In the aftermath of the antigovernment rally held more than a week ago in central Seoul, controversy is escalating over the use of water cannons and bus barricades by police, with rival parties scrambling to present bills to prevent violence at rallies.
The police and progressive civic groups have locked horns over who should be held accountable for the collapse of Baek Nam-gi, a 69-year-old farmer who was knocked down by a water cannon blast in the Nov. 14 rally and has remained unconscious as of Monday.
A local human rights watchdog group branded the use of water cannons as an “attack” against innocent civilians.
In a recent press briefing, the group claimed it witnessed the police setting up bus blockades and firing the water cannons even before the protest turned violent. As the police targeted the face and upper body of protestors, many sustained fractures and bleeding.
Citing the recent research, the civic group also pointed out that spraying the water mixed with tear gas on the human body may cause serious problems, including skin rashes, hives, irritation and temporary blindness.
In response, the police argued that it was inevitable to use the water cannons to stop protestors committing violence and did not plan to stop using the 19 water cannons to break up “violent” protestors.
“It is unfortunate that Baek sustained an injury, but it was a rare accident that took place while stopping violent protests,” the police said.
National Police Agency chief Kang Sin-myeong (right) attends a parliamentary meeting Monday on security and public administration. (Yonhap)
The police also cited the data that shows a significant drop in the number of “violent” protests and injuries for police officers since it began employing the water cannons in 2005.
The number of rallies that spiraled into violence halved from 128 in the 1999-2005 period to 52 in the 2006-2014 period, with the number of police injuries also having decreased from 614 to 281 during the same period.
The police also defended the decision to set up bus barricades to shut down Gwanghwamun Square and bar protestors from marching toward the presidential office.
“The police bus barricades were not used to deter the protestors from marching, but they were employed to prevent occurrences of violence,” Kang Sin-myeong, the National Police Agency commissioner general, said at a parliamentary meeting held Monday.
“Protestors destroyed the police line and tried climbing up the buses, and they attempted to cross into the area they were banned from,” he said.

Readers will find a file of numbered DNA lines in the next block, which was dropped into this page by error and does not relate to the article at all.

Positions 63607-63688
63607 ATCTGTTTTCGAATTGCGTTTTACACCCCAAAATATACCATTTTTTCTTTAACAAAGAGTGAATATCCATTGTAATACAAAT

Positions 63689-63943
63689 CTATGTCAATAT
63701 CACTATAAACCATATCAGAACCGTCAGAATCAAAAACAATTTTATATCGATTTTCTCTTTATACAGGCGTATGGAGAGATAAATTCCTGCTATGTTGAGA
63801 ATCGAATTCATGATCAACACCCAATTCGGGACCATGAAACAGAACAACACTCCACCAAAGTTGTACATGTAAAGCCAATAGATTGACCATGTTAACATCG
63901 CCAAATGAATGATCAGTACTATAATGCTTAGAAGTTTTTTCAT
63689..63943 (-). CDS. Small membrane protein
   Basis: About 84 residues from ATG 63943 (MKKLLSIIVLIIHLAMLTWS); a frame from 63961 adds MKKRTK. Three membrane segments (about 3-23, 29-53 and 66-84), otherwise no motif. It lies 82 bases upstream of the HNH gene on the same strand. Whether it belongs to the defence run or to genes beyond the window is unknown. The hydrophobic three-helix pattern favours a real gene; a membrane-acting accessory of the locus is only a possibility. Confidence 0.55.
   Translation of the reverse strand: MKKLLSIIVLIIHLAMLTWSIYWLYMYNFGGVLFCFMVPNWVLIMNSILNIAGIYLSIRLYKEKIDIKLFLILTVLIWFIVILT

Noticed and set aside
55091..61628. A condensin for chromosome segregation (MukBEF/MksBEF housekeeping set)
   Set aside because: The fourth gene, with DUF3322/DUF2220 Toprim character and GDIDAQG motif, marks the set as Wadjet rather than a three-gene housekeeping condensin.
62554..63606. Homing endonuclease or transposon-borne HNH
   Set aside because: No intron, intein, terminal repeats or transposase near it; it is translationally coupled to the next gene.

But opposition lawmaker Rep. Jin Seon-mi of the New Politics Alliance for Democracy slammed the police for overusing force, citing a ruling made by the Constitutional Court in 2009.
The 2009 ruling outlawed the use of police bus barricades, as they severely disrupt the free movement of the public.
The rival party lawmakers, meanwhile, each introduced revision bills for the Demonstration and Public Assembly Act, with the ruling Saenuri Party defining the rally as a “violent protest,” while the NPAD accused the police of cracking down on the public’s freedom of speech.
Rep. Jin of the opposition party, along with 16 other lawmakers, presented a bill banning the police bus barricades.
“The police are abusing their power to set up police barricades with buses, as there are no clear rules stipulating the use of the barricade. The bill will guarantee the public freedom of holding public assemblies by barring the police from stopping them with the police buses,” she said.
Rep. Jung Gap-yoon of the ruling party, meanwhile, plans to submit a revision Tuesday that forbids protestors from covering their faces with masks.
Meanwhile, the KCTU, the nation’s second-largest umbrella union group that led the Nov. 14 rally, hinted at another mass rally in central Seoul on Dec. 5.
Accusing the government of steering public opinion against the labor union to dodge responsibility for the deadly crackdown, it vowed an all-out war against the oppressive government in a press briefing held near Cheong Wa Dae.
“We are determined to defy the crackdown and maintain our posture to fight against the government’s plan for labor market reform,” the press release read.
By Ock Hyun-ju (firstname.lastname@example.org)